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Adam Fondren, Deseret News
Adrian Paz reacts to the reveal of his wheelchair costume during Salt Lake Comic Con at the Salt Palace on Thursday, Sept. 21, 2017. The "Jurassic Park"-themed costume resembles a rugged jungle cart being pulled by a harnessed raptor.

SALT LAKE CITY — Eight-year-old Adrian Paz usually has a smile on his face, but as he was presented Thursday with his specialized wheelchair costume for Salt Lake Comic Con, his grin grew even wider.

"Oh my gosh!" he shouted out as black cloth was pulled off the wheeled cart designed to fit around his wheelchair. "I love it!"

Adrian wheeled over to the "Jurassic Park"-themed costume, resembling a rugged jungle cart being pulled by a harnessed raptor, and ran his hand along the dinosaur's tail.

"This guy looks so real," he marveled.

Once the costume had been lowered over his wheelchair, Adrian grabbed the reins and beamed at the gathering crowd, assuring two young girls dressed as princesses, "You can pet him, I don't mind."

Adrian's parents, meanwhile, hung back, letting him soak up the attention.

"He had a really rough year this year. He was in and out of Primary Children's Hospital, and this year he has had some bully issues at school," said Chelsey Paz, Adrian's mother. "To see him literally light up like he did was a great feeling. I'm just speechless."

Adrian, of Draper, was born with spina bifida, being rushed away within hours of his birth for what would become a series of surgeries through his life, according to his mother. Growing up he has always been outgoing, she said, but being a child in a wheelchair in a sometimes unkind world takes a toll.

That's why the costume — made possible by the Magic Wheelchair charitable organization and built by Monster City Studios — means so much to the Paz family.

"I love seeing him have the confidence to command the crowd and seeing him be comfortable in his own skin in such a public setting," Paz said. "It's a great feeling because sometimes you get worried he's a little insecure being in the wheelchair, but he's the spotlight."

Ryan Weimer, one of the founders of the Oregon-based Magic Wheelchair organization, fought emotion as he explained why he pursued the idea.

Three of Weimer's five children were born with muscular dystrophy. When his youngest son asked for a pirate Halloween costume at age 3, he decided to incorporate the boy's motorized wheelchair, he explained, constructing a whole pirate ship for him to ride in.

The elaborate costume had an astonishing effect.

"There's this funky barrier around disabilities," Weimer said. "That was completely gone as he was out cruising around in his pirate ship. No one hesitated to come up and talk to him, and as a dad, that was a beautiful, beautiful experience."

Weimer realized that for other families like his, a wheelchair costume could have the same impact.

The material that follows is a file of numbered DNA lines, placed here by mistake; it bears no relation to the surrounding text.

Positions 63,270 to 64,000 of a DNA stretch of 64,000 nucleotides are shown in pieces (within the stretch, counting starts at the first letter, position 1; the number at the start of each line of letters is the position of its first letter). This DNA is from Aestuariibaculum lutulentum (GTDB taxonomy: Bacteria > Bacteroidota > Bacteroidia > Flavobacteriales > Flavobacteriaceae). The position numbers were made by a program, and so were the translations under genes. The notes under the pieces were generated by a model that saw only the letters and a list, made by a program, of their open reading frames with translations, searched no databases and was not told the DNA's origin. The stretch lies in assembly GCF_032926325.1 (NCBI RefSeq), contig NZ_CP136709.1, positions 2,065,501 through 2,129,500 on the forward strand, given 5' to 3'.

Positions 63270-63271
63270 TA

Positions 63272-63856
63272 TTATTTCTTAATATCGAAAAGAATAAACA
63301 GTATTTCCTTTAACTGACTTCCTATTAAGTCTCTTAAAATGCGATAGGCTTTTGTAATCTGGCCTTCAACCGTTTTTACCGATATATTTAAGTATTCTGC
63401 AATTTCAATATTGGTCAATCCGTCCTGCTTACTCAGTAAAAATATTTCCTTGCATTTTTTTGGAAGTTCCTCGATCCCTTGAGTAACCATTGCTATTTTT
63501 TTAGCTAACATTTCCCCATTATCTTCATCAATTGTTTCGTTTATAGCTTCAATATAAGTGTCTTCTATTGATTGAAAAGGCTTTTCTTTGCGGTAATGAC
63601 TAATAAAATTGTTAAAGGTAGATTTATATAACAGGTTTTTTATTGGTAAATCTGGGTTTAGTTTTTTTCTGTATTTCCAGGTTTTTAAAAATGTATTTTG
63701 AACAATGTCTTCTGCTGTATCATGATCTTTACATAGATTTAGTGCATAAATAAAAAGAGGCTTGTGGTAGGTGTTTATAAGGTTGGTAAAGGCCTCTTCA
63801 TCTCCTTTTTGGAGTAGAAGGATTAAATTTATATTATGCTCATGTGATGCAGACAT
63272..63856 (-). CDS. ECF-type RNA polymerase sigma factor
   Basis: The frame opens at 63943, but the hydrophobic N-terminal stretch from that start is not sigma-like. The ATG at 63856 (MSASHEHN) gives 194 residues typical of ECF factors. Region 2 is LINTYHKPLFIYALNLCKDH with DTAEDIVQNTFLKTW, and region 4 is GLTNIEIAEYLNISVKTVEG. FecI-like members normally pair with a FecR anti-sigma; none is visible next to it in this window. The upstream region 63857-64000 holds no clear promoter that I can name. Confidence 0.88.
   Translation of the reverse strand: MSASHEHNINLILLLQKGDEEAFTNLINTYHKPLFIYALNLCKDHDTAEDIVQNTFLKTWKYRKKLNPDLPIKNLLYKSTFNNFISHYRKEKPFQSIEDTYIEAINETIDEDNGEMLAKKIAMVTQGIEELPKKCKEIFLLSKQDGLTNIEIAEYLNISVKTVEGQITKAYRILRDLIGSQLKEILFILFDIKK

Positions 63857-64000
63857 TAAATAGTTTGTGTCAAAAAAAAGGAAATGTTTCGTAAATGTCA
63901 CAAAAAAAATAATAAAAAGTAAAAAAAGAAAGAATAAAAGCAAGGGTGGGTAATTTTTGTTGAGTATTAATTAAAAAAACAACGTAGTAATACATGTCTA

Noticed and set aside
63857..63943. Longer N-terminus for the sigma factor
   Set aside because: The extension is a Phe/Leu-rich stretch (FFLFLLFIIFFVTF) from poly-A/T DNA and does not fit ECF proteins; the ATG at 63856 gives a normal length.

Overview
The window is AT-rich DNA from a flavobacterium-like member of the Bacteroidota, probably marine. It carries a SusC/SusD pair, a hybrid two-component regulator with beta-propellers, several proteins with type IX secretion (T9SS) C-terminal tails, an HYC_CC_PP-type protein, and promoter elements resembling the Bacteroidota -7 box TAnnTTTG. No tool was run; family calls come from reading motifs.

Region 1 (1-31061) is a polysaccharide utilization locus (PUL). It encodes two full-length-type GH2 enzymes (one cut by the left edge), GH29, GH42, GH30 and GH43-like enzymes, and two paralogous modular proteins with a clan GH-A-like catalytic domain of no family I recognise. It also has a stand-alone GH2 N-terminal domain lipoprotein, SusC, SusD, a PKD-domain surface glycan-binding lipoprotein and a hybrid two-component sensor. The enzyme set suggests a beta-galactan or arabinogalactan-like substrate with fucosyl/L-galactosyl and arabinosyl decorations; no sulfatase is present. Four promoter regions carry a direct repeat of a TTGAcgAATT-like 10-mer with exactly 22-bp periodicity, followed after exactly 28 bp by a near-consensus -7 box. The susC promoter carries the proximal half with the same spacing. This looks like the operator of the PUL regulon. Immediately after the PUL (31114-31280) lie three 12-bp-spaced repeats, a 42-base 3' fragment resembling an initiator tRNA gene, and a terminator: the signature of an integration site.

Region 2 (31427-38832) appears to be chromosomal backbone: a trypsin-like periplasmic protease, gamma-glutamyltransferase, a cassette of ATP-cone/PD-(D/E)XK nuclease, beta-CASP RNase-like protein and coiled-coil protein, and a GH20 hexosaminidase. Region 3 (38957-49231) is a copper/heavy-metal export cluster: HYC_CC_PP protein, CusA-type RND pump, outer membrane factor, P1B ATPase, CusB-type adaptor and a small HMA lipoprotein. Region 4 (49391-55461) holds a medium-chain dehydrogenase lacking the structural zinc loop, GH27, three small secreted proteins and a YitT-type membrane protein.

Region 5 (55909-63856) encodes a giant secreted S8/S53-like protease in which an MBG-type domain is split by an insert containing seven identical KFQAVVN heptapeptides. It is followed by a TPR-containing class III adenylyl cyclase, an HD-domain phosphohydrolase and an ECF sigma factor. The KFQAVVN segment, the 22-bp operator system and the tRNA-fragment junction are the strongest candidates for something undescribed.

Magic Wheelchair partners with different design and building companies who donate time and materials to construct the costumes. The organization made a splash at San Diego Comic-Con in July, unveiling a set of Justice League themed costumes for children attending the event. And since then, word has continued to spread.

The Paz family learned about the program through social media posts about the Justice League chairs. They quickly went online, submitted an application for Adrian and crossed their fingers that the organization would respond in time for Salt Lake Comic Con.

Adrian was presented with his costume just minutes after Salt Lake Comic Con opened its doors for its fifth anniversary comic and pop culture event, happening through Saturday at the Salt Palace Convention Center. Once the rig was secure, Adrian took to the convention floor, sometimes only making it a few feet at a time before people stopped him asking for a picture.

The wheelchair costume was displayed during a kickoff press conference for the event Thursday morning, along with some other specialty items made for the convention: A life-size Wonder Woman sculpture made entirely of Lego bricks and a custom Wonder Woman-themed motorcycle.

Salt Lake Comic Con founders Dan Farr and Bryan Brandenburg opened with praise for the convention's dedicated volunteers, faithful fan base and community partners.

"People come up to Bryan and I at times and say, 'Thank you for putting on Salt Lake Comic Con,' and both of us feel like, well, we do part of it, but it's so much bigger than what we can do," Farr said. "It's because of all the effort of our partners, our friends in the community and the great support we have that we can do this."

Brandenburg heralded the convention's growth, becoming the best attended convention in the state and the largest first-year fan convention in North America, but emphasizing, "it's beyond the numbers at this point."

"What we're focusing on now is really to become the premier entertainment experience in the region, and we're doing that because there is so much support from the community," Brandenburg said.

Salt Lake Comic Con's fifth major show features more than 60 celebrity guests, panels of authors and artists, and huge amounts of geeky merchandise. Top stars appearing at the event include Dick Van Dyke, John and Joan Cusack, Elijah Wood, Val Kilmer, Christopher Lloyd, Stephen Amell, Wil Wheaton and Michael Rooker.